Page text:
By default if the image is available on the web, it is meant to be seen. This is going to make high school PowerPoint users spend more time, and result in zero extra revenue and zero drop in copyright infringement.
The more interesting question is why google is doing this.
They got sued.
"These changes came about in part due to our settlement with Getty Images this week."
Why would they want that?
Money from a successful lawsuit?
Lawyers are not cheap and frankly Google would lose every case because they are in the wrong.
Since Google isn’t highlighting any such absurd ruling’s specific language then there must be some other reason.
If Getty can successful sue them, then any image rights holder can do so. Making an exception for Getty images doesn't resolve the underlying general liability or infringement. That means if another rights holder were to sue them for not addressing that liability for their images, now Google are infringing wilfully and subject to punitively increased sanctions or damages. That's reason enough to apply this remedy across the board.
Thus my suspicion. What’s a little sad is 15 years ago I would give Google the benefit of the doubt, but this reminds me how times have changed.
‘Still retaining functionality’ would require assuming permissive access to images as the default, which is what has got a Google into this mess in the first place. The whole point of this is that, for sites and rights holders that don’t explicitly allow access, Google cannot assume they grant it. They have to assume the most restrictive grant of rights, and adoption of metadata to indicate more permissive access is so poorly adopted it’s just irrelevant in practice.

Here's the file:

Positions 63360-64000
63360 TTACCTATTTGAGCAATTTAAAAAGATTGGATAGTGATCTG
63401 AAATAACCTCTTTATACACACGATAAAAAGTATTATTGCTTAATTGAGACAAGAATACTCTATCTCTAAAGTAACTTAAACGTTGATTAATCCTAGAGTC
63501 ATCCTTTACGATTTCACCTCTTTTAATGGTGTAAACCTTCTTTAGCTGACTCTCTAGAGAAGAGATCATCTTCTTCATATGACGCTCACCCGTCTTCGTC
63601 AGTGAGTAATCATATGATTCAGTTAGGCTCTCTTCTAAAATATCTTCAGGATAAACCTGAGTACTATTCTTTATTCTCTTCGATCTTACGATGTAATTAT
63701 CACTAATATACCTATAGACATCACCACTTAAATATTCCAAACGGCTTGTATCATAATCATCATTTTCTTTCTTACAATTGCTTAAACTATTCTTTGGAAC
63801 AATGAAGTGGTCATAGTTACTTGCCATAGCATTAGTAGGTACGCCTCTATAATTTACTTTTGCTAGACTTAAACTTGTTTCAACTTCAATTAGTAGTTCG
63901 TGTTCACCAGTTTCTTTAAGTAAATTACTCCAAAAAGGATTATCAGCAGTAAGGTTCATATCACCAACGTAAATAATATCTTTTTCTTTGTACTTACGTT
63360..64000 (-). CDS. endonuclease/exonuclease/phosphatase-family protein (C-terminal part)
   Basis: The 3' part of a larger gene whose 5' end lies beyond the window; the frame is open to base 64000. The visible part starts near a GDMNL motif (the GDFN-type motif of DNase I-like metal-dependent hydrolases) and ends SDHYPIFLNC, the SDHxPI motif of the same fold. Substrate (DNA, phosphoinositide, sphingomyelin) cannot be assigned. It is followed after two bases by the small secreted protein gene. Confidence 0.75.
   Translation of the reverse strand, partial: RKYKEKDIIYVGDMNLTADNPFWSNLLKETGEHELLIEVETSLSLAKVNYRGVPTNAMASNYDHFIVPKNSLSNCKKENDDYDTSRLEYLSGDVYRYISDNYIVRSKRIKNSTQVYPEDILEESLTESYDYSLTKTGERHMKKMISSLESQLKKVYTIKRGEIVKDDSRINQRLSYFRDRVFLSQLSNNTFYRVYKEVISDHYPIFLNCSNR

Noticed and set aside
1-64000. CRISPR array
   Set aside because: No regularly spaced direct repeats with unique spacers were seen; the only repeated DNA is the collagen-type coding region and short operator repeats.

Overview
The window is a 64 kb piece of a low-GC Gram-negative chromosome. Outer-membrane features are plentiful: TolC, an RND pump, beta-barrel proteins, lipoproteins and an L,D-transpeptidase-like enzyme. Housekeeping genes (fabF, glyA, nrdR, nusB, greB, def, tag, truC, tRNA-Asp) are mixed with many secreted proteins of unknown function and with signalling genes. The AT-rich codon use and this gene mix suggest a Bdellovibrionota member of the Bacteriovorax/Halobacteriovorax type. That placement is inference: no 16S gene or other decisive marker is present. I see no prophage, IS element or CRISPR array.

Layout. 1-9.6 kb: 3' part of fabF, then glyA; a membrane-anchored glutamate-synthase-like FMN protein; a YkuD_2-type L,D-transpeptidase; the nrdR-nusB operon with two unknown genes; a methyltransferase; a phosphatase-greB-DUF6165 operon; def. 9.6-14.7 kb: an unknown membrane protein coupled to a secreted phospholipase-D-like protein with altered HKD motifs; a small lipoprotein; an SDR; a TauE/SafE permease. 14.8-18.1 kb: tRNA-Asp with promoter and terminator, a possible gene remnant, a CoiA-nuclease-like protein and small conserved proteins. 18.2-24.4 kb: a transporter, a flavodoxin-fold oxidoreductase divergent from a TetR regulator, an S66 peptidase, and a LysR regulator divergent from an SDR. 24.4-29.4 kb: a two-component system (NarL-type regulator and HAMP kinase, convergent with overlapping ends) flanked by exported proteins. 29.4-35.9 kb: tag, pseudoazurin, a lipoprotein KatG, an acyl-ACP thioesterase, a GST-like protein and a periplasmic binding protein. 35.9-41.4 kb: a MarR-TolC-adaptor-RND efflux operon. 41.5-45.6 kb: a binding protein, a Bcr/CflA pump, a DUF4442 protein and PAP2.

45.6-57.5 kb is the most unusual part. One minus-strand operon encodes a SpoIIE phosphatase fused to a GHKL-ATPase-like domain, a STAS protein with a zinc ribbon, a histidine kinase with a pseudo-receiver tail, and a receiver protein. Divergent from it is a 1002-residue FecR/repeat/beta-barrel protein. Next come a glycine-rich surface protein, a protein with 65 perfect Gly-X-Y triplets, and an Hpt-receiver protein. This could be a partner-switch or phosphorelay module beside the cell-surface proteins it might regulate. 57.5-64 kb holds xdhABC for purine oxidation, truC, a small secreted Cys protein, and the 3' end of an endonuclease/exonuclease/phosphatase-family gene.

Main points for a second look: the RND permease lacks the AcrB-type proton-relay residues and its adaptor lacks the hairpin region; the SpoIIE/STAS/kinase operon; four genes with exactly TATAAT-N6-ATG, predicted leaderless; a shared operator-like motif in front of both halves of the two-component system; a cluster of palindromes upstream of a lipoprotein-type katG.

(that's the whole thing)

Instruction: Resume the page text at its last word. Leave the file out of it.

Try the advanced image search options, just like many other modern image search engines, as a user, you can filter for permissive licenses. I'm not sure how they gather that metadata, but the results I'm getting, it's not poorly adopted at all.
So they could in fact retain the functionality for images with the right license.
Of course, I’m sure they do this in an intelligent way rather than literally a bunch of one off kludges.
Google for that exact phrase and see who made that observation.
So the author of that observation is Sergey Brin himself. Lel.
That's basically what Google got sued for in the EU and they lost. The friendly companies were other Google properties.
(Not to be confused with del.icio.us, which is now ... Pinboard.)
(Assuming that your post isn't a new form of Microsoft ad, that is.)
What's that then, I ducked it? :-)
I use Bing regularly. Sometimes I'll say I've binged something, but I have a hard time doing so without a little hint of sarcasm or self-awareness in my voice.
It gets weirder when people are using the term "Google-fu" - gotta say "search-fu" if you can't stomach "Bing-fu"; neither option is great.
But hey, the rewards points are redeemable for Amazon cards...
Remember: if you get a service for free, then you are the merchandise.
I get that some are dissatisfied by "paying" with ads. But the alternative would be a paid-for search engine. Not only would that potentially exclude some, it would also make it harder to access search for people from low-income countries. Currently, US and Europe subsidise operations for money other areas, allowing them to get the same search experience. That'd change with a paid-for model.
Like Wikipedia, right?
Some might argue the image is meant to be seen...in the context of the web page it's on.
Some would argue that speech in public between two people should not be overheard. But so what, the fact that some argue has limited value without lots of qualifiers.
Which part of any version of the http protocol spec covers this?
This is going to make Senior Architect PowerPoint users spend more time...